This month’s installment of Vintage Happiness highlights a set I had been after for some time. There are many white marine pearl kits out there. It’s a fantastic wrap and it’s classy no matter what drum kit it’s on. But I had a specific kit in mind for my WMP. It HAD to be a Ludwig Transition Badge Era Buddy Rich Model No. 980P Super Classic Outfit. The reason: The sound. I had played a kit many years ago and was just blown away. They were some of the best sounding drums I have ever played and the 50’s are my favorite era for Ludwig drums.
In the world of vintage drums, there are those rare instances where an almost century-old premium drum kit survives the ages intact. Here is the story of one such time capsule, a stunning 1928 Ludwig Drum Kit with all of the cymbals, traps, drumsticks, banjo-style drum key, early 1900’s set list, and an enviably beautiful 6.5 X 14” engraved Black Beauty in De Luxe finish. This drum kit was handed down from grandfather to mother to grandson. What makes this kit so special is not just that it survived, but that we are able to hear the tale about the original owner and how it came to arrive one day at Jim Pettit’s Memphis Drum Shop. Craig Grotzky, grandson of Adolf Grotzky, was kind enough to share this classic American tale of survival through the terrible Depression Era as well as the important part this Ludwig drum kit played in their lives.
“I have an interesting snare drum: it is 5" x 14" bare brass shell and hoops. It was made in 1970's in Poland by Polmuz - government owned musical instruments manufacturer. Best to my knowledge it is a prototype drum. I got it from a guy who used work for Polmuz as a brass wind instruments maker. He acquired it when they were closing in 1990's. As you can see the lugs look similar to Ludwig Imperial lugs. Hoops look like a copy of Slingerland hoops. I've never seen a drum like this before - being a user of Polmuz in 1970 myself. No Polmuz stamp/markings on the drum - that again makes me think it was a prototype drum. The condition is very good. It still has original Ever Play /Premier/ made in England heads and New Era made in England wires. Polmuz was working with Premier back than. Let me know if a piece of rock hardware from behind the Iron Curtain will be of interest to you. The full name of the company is Polmuz Warsaw Wind and Percussion Instruments Factory founded 1953 Made in Poland. Best regards, Marek Piotrowski”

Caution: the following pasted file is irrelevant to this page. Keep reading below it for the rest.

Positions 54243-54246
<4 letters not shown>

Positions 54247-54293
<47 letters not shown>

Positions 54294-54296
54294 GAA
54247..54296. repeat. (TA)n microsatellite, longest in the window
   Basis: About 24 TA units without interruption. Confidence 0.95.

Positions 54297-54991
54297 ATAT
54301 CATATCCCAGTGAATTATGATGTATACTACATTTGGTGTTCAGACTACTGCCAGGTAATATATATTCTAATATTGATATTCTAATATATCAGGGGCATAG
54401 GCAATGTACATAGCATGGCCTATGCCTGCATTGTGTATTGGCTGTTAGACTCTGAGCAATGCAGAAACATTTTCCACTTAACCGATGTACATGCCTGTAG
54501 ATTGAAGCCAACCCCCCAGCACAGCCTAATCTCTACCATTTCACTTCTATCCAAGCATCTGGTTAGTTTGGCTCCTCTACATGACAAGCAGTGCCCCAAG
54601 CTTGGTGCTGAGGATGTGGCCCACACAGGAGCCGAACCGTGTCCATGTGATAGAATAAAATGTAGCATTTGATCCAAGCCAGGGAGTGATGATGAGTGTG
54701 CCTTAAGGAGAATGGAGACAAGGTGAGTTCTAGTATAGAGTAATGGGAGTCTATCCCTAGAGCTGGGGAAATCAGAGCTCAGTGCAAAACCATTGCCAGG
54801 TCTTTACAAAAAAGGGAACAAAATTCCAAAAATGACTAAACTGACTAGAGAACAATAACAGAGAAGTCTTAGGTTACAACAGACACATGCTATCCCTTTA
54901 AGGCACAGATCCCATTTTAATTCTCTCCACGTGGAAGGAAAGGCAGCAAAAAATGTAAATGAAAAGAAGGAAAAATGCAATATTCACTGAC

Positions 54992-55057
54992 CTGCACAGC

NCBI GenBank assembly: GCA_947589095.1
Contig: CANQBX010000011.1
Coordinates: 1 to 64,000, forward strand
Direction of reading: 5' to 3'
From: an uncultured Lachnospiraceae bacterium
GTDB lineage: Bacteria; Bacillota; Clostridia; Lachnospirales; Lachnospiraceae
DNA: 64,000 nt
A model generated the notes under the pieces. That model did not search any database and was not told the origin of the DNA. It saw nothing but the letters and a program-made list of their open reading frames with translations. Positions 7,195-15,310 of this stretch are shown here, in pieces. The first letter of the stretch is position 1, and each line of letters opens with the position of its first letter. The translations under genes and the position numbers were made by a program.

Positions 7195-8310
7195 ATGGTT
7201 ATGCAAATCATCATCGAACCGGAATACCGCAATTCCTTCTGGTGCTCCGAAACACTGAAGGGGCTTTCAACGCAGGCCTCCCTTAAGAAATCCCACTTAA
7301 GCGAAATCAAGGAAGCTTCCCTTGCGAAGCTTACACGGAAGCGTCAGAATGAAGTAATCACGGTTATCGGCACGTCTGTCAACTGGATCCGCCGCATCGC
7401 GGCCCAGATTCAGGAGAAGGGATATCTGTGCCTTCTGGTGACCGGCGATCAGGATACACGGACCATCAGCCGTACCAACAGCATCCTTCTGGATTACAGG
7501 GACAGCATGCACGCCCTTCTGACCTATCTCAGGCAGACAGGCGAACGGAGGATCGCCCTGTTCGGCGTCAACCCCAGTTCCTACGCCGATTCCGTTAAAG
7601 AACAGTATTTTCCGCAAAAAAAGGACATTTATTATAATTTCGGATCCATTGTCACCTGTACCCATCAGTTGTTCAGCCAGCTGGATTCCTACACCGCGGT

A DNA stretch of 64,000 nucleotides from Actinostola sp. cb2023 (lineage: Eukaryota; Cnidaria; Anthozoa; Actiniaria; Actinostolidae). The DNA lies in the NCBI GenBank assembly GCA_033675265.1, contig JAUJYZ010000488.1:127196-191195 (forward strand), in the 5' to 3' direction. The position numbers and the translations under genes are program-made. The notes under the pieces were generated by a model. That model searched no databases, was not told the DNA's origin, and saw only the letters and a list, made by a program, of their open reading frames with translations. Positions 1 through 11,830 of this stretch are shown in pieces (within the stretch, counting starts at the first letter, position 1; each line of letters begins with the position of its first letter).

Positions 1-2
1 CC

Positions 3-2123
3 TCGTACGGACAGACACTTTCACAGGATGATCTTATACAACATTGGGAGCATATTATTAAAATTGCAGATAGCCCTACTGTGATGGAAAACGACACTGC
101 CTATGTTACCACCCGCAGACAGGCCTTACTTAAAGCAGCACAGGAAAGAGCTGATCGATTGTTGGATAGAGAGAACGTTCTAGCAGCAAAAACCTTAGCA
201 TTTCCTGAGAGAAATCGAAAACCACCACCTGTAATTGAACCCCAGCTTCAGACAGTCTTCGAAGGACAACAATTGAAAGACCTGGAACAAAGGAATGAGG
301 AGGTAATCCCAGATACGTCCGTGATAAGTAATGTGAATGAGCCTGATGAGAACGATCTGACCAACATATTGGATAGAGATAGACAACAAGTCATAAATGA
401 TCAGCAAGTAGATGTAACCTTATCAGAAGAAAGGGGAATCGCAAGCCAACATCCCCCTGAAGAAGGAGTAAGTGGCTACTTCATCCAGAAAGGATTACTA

The late 1960s was the psychedelic era. Without trying to explain what psychedelic means I will just present the finish on this drum set to illustrate it. Wild and weird colors became part of what it was all about. Ludwig Drum Company produced three drum finishes that were truly wild and weird looking. The three were Psychedelic Red, Mod Orange, and Citrus Mod. This kit is a good example of Citrus Mod, the rarest of the three finishes.